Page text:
Dr. Carol Morgan discusses feelings of resentment and ways to stop it from killing your marriage.
When two people meet and decide to pursue a romantic relationship with each other, they always start with high hopes. They are very happy and look at the other person through rose-colored glasses.
But as most of us know, that loving feeling doesn’t always last forever. It does for some couples, but for many, they find their relationships deteriorating through the years for a variety of reasons.
As the relationship slowly declines, what creeps in?
Resentment in marriage can act as a poison that can kill the love – if you let it.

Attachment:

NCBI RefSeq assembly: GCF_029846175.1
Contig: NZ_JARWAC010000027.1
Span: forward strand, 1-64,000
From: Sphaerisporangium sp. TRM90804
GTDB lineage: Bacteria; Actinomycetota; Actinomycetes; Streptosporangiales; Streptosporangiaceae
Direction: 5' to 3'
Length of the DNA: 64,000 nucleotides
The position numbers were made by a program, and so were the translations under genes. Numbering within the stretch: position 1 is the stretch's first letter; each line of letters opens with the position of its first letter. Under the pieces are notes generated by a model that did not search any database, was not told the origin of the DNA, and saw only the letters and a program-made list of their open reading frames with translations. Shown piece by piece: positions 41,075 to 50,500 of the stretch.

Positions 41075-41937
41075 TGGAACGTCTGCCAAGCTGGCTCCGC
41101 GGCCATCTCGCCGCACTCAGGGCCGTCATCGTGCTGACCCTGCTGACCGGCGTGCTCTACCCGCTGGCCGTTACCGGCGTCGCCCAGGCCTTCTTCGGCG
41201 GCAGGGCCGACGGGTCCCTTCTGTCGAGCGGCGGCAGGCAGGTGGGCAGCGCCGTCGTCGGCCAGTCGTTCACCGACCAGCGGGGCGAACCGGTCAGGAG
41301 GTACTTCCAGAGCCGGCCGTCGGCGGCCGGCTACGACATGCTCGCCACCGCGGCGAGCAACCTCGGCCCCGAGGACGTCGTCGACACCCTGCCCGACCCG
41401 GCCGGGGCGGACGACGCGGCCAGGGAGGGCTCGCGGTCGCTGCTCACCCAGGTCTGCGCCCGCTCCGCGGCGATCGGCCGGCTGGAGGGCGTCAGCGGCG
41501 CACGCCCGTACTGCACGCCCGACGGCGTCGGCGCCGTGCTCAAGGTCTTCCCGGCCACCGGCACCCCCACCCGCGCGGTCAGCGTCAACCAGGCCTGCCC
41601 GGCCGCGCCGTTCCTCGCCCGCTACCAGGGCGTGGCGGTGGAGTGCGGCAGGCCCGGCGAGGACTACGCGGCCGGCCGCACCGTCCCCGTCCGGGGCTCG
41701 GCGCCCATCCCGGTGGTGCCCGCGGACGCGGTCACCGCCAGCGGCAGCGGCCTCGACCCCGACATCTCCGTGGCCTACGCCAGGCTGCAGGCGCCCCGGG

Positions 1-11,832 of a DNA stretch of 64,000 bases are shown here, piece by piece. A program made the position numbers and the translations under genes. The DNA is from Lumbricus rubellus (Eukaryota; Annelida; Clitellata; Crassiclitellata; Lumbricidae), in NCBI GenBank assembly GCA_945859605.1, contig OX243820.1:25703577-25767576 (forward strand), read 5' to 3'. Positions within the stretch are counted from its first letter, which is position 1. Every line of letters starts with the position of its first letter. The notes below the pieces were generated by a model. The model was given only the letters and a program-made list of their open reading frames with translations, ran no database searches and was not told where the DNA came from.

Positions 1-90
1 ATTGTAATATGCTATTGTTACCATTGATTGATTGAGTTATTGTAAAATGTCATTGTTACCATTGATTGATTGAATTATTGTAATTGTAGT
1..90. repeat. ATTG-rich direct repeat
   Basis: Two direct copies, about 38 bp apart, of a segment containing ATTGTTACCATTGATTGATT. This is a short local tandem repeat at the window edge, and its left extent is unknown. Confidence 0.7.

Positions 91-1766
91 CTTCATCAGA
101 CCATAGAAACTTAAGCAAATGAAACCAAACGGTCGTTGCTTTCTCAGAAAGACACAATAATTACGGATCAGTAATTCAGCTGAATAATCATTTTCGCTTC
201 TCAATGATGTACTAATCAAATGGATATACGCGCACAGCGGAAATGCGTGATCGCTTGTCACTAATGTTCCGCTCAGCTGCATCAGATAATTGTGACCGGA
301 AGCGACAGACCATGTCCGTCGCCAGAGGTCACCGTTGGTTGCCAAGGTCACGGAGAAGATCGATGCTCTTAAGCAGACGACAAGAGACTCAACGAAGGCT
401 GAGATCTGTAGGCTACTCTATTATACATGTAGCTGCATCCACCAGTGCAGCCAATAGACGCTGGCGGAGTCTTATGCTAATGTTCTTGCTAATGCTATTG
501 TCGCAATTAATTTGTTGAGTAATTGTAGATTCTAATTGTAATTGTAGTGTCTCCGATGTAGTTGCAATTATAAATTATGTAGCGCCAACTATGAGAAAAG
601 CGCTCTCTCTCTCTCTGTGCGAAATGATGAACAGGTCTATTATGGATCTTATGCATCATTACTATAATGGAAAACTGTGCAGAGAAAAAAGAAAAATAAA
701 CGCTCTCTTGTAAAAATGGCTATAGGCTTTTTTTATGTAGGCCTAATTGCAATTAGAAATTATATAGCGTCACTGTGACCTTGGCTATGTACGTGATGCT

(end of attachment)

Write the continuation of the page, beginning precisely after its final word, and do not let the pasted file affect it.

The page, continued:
But first, let’s define resentment so we can see what it really is.
Resentment is hurt, disappointment, anger, or any other negative emotion that persists over a period of time. It usually doesn’t go away on its own – instead, it accumulates and grows bigger.
As this resentment continues, the people in the relationship find it more difficult to express love and empathy to one another. The reason for this is because of the unheard and neglected pain they are carrying around.
Because of this, resentment is the most toxic emotion of all in any relationship, especially marriage.